A NETWORK of clinics and doctors are suspected of supplying controlled psychotropic drugs to a weight-loss business, whose owner has already been arrested.
Records showed that the accused doctors falsely registered the names of deceased people as patients when ordering the controlled drugs from the Food and Drug Administration (FDA).
“We detected irregularities since late last year,” FDA secretary-general Dr Tares Krassanairawiwong said yesterday.
If convicted, the accused doctors will face a jail term of up to 30 years, a fine of up to Bt3 million and may even have their assets seized. They will also face disciplinary action by the Medical Council.
According to Tares, just four state hospitals, 38 private hospitals and 484 clinics in Thailand have registered for the use of phentermine. This psychotropic drug – which can also perpetuate weight loss – is a prescription drug with doctors required to report monthly on the patients taking it. Evidence also suggests that these clinics used diazepam – another psychotropic and controlled drug – in the weight-loss recipe.
In recent months, some clinics sent in orders to the FDA for up to 5,000 phentermine tablets – the maximum allowed per purchase.
“Hence we raided 33 sites to uncover the illegal network. Evidence suggests that nine clinics and seven doctors may have been involved in the network,” Tares said.
Of the clinics raided, one was in Nong Bua Lamphu, one in Udon Thani, two in Nakhon Ratchasima, two in Ubon Ratchathani, two in Phitsanulok and two in Tak, he said.
“Police are also seeking warrants against two doctors who ran clinics. Five other doctors are now treated as witnesses,” he added.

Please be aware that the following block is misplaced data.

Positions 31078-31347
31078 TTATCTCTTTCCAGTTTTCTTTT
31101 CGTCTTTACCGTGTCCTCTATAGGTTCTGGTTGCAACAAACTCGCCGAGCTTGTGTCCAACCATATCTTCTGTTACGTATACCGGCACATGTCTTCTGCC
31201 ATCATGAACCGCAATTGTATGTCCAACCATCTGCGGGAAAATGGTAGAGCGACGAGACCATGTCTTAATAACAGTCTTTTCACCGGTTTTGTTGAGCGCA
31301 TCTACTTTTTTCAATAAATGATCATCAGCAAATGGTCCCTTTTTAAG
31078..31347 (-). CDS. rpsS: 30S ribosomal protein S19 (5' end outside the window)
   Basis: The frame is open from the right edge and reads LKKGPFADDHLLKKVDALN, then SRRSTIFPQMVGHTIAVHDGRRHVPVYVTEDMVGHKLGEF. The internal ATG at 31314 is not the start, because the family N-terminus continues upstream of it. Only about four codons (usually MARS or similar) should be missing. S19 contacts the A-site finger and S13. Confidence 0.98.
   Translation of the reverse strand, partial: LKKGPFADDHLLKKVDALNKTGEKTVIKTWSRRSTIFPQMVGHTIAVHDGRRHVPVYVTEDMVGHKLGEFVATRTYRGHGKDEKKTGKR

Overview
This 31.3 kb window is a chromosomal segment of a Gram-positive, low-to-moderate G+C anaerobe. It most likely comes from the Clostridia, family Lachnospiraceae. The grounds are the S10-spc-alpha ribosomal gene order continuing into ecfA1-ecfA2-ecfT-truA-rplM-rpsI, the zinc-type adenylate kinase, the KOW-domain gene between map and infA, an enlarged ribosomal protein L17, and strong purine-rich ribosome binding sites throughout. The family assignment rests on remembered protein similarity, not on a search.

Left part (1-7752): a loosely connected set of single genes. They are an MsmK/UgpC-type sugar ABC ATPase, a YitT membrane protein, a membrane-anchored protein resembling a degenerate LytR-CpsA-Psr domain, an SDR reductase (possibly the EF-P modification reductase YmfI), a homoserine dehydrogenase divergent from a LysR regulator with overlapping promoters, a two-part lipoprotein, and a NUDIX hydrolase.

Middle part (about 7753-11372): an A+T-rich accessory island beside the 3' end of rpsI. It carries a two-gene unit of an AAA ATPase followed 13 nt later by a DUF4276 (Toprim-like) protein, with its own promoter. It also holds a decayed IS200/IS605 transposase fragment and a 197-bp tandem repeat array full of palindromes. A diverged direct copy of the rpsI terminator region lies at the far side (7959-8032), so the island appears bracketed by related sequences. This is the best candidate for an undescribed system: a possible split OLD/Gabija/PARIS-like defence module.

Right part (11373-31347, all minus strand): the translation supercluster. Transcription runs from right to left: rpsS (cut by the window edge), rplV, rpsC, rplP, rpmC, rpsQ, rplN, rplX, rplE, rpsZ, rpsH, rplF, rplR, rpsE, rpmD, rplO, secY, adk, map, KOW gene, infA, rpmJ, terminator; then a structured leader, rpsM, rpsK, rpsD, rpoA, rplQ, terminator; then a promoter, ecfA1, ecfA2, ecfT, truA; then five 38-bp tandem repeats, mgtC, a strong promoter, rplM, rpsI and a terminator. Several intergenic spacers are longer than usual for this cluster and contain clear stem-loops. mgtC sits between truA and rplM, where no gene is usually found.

FDA deputy secretary-general Dr Surachoke Tangwiwat said phentermine could be used for no more than two weeks, and it can only be done under close medical supervision.
“It can cause hypertension, bleeding in the brain, heart failure and even death,” he warned.
The Health Service Support Department has decided to take action against medical facilities involved.
“We are coordinating with relevant authorities for evidence,” the department’s deputy director-general Arkhom Praditsuwan said.
Pol Lt-General Chinnapat Sarasin, chief of the Royal Thai Police’s Narcotics Suppression Bureau (NSB), said yesterday that his agency would summon the two accused doctors to testify next Tuesday.
The NSB led a raid on 33 sites across the country as part of its “Sayob Pairee: Yasuay Sanghan” or “Subduing the enemy: deadly beauty medicine” operation. The raid included the luxurious home of entrepreneur Wirairat Udthong in Bangkok’s Suan Luang district.
A court issued a warrant for Wirairat’s arrest last month and she was taken into custody and charged with being in possession with the intent to sell phentermine, a Schedule II controlled substance, and diazepam and clorazepate, which are controlled under Schedule IV.
Some of Wirairat’s weight-loss products allegedly contain controlled substances, which she is believed to have got hold of by paying a doctor up to Bt70,000 to order the substances via the FDA.